John: Let's just look at Jesus for a moment in the story. Once more in verse 5, he declares himself to be the light of the world. To demonstrate his nature as the light source, there is this purposely exaggerated healing narrative. Spitting on the ground, making mud, smearing it on his eyes, sending him to a pool to wash. John even stops to explain that the name "Siloam" means "Sent." The blind man manages to get to the pool. Ever wonder how? There were no seeing-eye dogs; I doubt he had the number of steps measured or directions memorized. The man washes and, for the first time ever, sees. For the first time in his life, he can enter the community of the fully human! He can see the water that is dripping from his face and hands. He returns to his neighborhood and can study the faces of neighbors whom he has only known by voice before.

But the neighbors' reaction also underscores this man's problem: "The neighbors and those who had seen him before as a beggar began to ask, 'Is this not the man who used to sit and beg?' Some were saying, 'It is he.' Others were saying, 'No, but it is someone like him.' He kept saying, 'I am the man.' But they kept asking him, 'Then how were your eyes opened?' " (9:8-10). Hello! Is anyone interested in celebrating the man's eyesight?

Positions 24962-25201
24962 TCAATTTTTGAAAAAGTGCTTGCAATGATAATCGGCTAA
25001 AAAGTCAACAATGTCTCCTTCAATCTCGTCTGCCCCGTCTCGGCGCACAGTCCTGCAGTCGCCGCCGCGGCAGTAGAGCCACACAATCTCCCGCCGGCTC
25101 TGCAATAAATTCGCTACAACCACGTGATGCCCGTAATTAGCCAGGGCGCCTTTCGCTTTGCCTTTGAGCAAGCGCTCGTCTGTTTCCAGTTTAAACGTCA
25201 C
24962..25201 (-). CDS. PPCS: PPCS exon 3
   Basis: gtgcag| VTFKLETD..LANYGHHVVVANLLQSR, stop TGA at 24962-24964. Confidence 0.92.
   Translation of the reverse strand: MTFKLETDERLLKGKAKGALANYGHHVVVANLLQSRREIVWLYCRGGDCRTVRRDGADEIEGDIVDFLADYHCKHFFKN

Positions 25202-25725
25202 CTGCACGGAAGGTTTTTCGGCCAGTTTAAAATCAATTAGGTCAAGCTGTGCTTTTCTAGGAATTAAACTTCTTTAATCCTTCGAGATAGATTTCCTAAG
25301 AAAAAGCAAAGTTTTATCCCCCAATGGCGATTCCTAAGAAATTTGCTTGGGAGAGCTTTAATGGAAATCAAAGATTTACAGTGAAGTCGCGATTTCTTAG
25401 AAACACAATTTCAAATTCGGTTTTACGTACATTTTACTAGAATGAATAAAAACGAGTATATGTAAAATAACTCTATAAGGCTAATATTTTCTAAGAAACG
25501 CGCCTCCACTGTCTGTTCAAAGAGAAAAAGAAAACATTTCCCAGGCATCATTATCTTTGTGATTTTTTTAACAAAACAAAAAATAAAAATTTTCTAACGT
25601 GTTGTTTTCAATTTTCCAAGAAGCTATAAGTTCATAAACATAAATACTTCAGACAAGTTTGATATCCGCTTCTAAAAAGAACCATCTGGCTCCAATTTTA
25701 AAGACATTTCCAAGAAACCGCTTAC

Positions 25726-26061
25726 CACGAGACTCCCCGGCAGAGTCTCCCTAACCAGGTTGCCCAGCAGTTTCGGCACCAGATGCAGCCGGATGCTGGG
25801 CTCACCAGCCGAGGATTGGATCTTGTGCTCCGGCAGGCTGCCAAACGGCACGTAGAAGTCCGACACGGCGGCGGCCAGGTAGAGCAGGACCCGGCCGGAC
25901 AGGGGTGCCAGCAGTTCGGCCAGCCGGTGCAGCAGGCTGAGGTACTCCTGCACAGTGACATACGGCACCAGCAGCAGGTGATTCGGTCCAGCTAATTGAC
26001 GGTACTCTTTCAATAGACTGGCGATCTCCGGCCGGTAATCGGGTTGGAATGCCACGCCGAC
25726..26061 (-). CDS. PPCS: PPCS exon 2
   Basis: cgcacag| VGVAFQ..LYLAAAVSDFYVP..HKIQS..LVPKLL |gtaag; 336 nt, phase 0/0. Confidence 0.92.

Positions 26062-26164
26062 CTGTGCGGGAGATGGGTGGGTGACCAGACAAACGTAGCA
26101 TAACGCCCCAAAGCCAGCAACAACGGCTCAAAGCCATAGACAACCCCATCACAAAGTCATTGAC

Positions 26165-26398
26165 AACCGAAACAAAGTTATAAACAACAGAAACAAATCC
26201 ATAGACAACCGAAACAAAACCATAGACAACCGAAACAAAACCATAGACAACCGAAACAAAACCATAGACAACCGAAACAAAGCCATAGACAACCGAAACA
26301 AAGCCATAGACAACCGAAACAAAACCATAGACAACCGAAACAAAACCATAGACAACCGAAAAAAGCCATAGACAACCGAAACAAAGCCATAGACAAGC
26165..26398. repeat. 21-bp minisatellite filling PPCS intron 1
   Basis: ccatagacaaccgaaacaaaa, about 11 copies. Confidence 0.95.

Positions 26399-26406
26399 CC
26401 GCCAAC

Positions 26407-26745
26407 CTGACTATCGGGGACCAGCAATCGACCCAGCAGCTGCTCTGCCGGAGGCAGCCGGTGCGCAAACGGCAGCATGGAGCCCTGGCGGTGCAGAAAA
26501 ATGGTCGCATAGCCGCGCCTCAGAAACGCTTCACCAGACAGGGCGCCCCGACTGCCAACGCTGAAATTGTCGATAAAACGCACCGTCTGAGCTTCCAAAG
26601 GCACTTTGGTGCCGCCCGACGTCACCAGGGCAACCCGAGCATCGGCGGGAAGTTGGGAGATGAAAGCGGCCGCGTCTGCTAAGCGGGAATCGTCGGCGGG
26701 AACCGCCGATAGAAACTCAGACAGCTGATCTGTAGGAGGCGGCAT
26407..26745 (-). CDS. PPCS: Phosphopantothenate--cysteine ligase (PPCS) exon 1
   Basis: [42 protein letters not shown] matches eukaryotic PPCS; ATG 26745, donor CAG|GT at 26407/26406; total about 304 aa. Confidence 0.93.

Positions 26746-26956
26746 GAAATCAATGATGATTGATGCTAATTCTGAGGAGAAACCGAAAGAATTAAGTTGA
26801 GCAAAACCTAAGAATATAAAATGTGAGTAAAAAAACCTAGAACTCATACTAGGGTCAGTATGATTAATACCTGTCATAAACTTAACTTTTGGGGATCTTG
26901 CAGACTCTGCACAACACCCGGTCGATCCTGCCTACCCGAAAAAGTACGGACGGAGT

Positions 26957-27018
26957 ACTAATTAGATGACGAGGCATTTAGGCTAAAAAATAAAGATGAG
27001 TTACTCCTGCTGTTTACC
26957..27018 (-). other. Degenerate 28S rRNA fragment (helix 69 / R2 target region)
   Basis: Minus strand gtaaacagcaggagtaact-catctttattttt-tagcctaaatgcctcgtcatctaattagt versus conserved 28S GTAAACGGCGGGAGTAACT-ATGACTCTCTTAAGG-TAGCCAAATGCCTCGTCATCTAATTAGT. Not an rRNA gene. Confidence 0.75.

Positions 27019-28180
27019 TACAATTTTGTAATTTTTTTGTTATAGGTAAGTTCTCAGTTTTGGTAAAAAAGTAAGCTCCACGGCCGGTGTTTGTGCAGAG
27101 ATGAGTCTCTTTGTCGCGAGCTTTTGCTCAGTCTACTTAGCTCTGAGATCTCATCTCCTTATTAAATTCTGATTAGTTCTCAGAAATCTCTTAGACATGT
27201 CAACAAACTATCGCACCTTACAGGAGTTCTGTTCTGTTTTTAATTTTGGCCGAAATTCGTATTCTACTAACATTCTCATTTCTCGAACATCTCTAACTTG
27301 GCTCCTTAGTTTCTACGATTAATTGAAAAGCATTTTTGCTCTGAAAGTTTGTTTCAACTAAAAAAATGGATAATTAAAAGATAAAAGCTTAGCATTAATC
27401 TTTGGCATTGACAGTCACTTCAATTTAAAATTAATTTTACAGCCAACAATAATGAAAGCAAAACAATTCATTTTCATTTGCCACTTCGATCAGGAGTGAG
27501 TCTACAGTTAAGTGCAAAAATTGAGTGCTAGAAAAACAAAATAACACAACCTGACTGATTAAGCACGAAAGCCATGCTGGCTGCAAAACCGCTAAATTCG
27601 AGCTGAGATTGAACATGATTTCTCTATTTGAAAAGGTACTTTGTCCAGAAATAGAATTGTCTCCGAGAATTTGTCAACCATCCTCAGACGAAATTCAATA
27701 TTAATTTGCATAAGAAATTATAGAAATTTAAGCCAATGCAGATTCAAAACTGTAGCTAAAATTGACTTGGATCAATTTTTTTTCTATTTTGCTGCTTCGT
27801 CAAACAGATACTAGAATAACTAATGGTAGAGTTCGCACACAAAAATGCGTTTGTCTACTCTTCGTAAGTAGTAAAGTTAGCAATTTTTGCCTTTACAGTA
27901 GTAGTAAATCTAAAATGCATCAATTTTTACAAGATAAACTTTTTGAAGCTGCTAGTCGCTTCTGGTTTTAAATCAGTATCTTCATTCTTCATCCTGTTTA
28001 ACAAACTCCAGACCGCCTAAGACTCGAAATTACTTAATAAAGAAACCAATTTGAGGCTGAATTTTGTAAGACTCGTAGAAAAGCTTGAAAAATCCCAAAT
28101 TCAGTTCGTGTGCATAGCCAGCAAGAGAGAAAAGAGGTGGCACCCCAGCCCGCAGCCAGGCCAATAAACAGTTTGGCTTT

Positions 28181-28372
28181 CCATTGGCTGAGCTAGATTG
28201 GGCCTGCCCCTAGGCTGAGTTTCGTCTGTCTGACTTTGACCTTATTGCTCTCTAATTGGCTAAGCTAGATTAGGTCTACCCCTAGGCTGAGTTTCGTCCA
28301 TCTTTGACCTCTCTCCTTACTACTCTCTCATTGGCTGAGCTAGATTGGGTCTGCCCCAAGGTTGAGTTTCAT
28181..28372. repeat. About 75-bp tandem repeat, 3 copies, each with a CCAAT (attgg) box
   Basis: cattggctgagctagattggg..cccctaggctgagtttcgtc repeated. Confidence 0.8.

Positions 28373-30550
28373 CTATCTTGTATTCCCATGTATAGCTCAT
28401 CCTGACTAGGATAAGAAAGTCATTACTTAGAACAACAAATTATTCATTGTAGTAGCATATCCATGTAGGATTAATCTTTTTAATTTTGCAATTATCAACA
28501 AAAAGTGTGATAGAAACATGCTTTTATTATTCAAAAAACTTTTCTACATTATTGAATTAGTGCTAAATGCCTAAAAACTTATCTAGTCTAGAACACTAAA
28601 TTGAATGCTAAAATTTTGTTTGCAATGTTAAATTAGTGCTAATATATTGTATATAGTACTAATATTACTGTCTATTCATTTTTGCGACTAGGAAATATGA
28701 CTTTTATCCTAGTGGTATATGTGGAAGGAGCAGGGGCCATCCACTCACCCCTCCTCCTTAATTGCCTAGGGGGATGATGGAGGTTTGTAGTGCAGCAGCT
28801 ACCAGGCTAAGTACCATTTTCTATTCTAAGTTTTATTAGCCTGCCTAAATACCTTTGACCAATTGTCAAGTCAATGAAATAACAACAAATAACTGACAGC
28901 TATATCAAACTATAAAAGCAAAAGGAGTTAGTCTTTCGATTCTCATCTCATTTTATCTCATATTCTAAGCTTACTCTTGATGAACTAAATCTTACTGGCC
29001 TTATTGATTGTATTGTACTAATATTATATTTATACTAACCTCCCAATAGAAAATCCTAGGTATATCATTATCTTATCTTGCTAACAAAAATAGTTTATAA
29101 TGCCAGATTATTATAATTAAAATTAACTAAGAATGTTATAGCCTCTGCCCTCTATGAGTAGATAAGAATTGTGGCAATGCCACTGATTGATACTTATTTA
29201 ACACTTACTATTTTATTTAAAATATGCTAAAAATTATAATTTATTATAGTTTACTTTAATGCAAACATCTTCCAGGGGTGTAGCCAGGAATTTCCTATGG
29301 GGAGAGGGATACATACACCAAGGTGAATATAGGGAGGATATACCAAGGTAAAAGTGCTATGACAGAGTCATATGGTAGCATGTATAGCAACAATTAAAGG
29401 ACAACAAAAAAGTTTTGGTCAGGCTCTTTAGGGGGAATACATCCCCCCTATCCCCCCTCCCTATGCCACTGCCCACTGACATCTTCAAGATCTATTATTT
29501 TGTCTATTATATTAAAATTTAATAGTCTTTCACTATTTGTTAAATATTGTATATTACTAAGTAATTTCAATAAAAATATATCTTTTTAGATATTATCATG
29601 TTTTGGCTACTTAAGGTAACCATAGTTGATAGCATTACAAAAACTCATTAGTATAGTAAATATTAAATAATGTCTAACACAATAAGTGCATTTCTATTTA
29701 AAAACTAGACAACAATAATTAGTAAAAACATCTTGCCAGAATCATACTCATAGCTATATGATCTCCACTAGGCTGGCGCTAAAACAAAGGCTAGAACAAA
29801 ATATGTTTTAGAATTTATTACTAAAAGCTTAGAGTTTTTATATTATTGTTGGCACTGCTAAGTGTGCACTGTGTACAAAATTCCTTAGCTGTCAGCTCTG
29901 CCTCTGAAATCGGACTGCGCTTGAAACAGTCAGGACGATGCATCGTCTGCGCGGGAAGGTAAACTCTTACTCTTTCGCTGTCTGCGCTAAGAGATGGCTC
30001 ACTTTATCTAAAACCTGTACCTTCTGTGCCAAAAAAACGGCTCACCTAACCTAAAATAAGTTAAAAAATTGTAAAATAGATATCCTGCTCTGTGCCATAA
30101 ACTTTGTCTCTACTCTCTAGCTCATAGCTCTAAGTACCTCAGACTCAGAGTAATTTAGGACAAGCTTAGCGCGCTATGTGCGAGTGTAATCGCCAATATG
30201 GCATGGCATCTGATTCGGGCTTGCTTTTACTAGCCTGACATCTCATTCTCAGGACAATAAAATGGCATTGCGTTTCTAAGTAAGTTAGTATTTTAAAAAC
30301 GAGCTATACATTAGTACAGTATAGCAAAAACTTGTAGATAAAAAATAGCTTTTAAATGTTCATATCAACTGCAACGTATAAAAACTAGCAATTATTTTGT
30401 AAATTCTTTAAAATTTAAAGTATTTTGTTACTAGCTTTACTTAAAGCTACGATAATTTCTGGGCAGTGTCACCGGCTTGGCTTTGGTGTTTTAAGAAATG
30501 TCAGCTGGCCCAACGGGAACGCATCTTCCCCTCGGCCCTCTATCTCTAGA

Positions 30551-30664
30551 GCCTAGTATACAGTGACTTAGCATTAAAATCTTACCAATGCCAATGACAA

Rubel: So rather than throw a party, the neighbors decide they need to take him to the religious authorities to get some kind of ruling on the case. We know from prior experience where this will lead. Turns out the healing was on the Sabbath, and the Pharisees are far more interested in the breaking of Sabbath - all that spitting and clay-making - than in the human being standing before them. Once they learn that Jesus worked on the Sabbath, they are sure he couldn't be from God. Suddenly we are back into the debate that started the chapter. "Who is the sinner in this story now?" Jesus! He worked on the Sabbath!

John: None of this makes sense to the blind man. "How could a sinner give me sight?" But there is also another whole dimension to the sight of this man. Jesus didn't heal this man because of his faith. He healed him because he had compassion on him. As the story proceeds, the man's understanding of Jesus changes. To this point he only knows that a man named Jesus healed him. He doesn't know where Jesus is. He certainly doesn't recognize him as Messiah. When forced to say who Jesus is, he says he is a prophet. Do you hear the multiple levels of meaning at work in the story? By now we readers know that sight and blindness are not just physical circumstances. Who are the blind and who has sight? Who can see the light of the world, and who is blinded in darkness?